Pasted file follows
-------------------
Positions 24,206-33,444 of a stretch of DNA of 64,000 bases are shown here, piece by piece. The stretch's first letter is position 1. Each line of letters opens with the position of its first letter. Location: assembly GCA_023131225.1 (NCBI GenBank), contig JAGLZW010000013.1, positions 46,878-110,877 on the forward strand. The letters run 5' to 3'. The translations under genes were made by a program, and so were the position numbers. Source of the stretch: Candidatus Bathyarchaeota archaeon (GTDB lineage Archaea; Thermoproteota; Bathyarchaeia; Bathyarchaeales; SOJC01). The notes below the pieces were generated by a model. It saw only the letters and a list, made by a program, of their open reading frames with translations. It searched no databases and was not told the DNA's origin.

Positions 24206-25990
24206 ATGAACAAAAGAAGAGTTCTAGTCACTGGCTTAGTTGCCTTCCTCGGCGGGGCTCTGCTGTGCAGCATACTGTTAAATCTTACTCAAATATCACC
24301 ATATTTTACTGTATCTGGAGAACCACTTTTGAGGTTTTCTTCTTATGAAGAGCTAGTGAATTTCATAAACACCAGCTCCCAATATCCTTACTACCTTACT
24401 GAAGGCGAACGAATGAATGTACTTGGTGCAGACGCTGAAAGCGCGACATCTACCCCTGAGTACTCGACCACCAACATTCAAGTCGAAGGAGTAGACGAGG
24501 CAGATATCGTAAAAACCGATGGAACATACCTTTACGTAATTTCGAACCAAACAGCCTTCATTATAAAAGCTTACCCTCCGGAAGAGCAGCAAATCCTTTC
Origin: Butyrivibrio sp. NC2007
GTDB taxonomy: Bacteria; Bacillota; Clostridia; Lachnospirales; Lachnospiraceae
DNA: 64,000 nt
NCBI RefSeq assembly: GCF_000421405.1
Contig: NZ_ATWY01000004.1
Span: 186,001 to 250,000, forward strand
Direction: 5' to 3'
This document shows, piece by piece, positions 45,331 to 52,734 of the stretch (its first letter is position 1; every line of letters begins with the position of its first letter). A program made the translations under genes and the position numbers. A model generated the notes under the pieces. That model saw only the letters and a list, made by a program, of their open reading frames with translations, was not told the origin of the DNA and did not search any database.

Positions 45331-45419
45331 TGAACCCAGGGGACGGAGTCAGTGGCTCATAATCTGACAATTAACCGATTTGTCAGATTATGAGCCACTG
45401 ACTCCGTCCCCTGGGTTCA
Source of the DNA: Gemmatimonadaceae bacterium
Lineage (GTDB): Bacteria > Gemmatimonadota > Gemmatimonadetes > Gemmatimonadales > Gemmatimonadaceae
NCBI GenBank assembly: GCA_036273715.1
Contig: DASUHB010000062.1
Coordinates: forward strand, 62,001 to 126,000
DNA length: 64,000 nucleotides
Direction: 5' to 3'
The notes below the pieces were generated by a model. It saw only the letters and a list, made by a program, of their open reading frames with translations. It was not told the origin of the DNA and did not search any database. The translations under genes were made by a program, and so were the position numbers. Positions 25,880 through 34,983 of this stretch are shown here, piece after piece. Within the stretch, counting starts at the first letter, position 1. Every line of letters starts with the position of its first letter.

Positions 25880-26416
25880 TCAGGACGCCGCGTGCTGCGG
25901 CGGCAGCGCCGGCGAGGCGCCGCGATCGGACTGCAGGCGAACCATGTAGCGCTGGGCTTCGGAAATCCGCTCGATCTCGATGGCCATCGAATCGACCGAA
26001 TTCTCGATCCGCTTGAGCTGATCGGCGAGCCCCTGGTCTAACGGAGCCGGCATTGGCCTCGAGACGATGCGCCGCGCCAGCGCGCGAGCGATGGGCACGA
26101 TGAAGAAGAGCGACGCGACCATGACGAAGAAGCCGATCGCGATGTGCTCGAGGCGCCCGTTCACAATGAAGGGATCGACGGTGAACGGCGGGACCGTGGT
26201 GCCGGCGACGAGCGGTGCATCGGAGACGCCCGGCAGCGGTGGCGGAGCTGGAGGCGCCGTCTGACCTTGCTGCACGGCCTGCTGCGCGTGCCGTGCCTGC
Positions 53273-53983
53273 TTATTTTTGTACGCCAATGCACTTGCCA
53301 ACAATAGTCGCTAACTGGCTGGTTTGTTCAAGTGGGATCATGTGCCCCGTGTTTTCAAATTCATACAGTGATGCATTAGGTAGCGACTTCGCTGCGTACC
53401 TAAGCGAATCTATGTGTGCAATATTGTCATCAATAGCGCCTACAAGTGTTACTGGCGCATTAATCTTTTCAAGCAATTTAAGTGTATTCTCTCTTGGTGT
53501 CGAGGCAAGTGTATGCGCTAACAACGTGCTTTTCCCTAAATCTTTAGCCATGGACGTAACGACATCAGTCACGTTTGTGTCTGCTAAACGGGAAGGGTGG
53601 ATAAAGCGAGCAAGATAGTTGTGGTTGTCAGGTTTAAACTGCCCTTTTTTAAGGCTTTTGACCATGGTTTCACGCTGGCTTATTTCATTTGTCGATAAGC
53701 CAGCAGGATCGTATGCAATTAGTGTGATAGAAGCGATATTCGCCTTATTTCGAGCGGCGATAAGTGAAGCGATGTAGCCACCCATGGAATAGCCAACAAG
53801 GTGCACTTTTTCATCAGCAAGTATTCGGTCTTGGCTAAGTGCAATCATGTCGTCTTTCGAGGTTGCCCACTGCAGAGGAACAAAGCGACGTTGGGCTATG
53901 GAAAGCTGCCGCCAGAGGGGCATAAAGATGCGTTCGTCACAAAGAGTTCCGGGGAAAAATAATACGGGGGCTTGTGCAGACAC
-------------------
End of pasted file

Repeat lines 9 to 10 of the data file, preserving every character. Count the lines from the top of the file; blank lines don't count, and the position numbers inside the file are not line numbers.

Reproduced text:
DNA: 64,000 nt
NCBI RefSeq assembly: GCF_000421405.1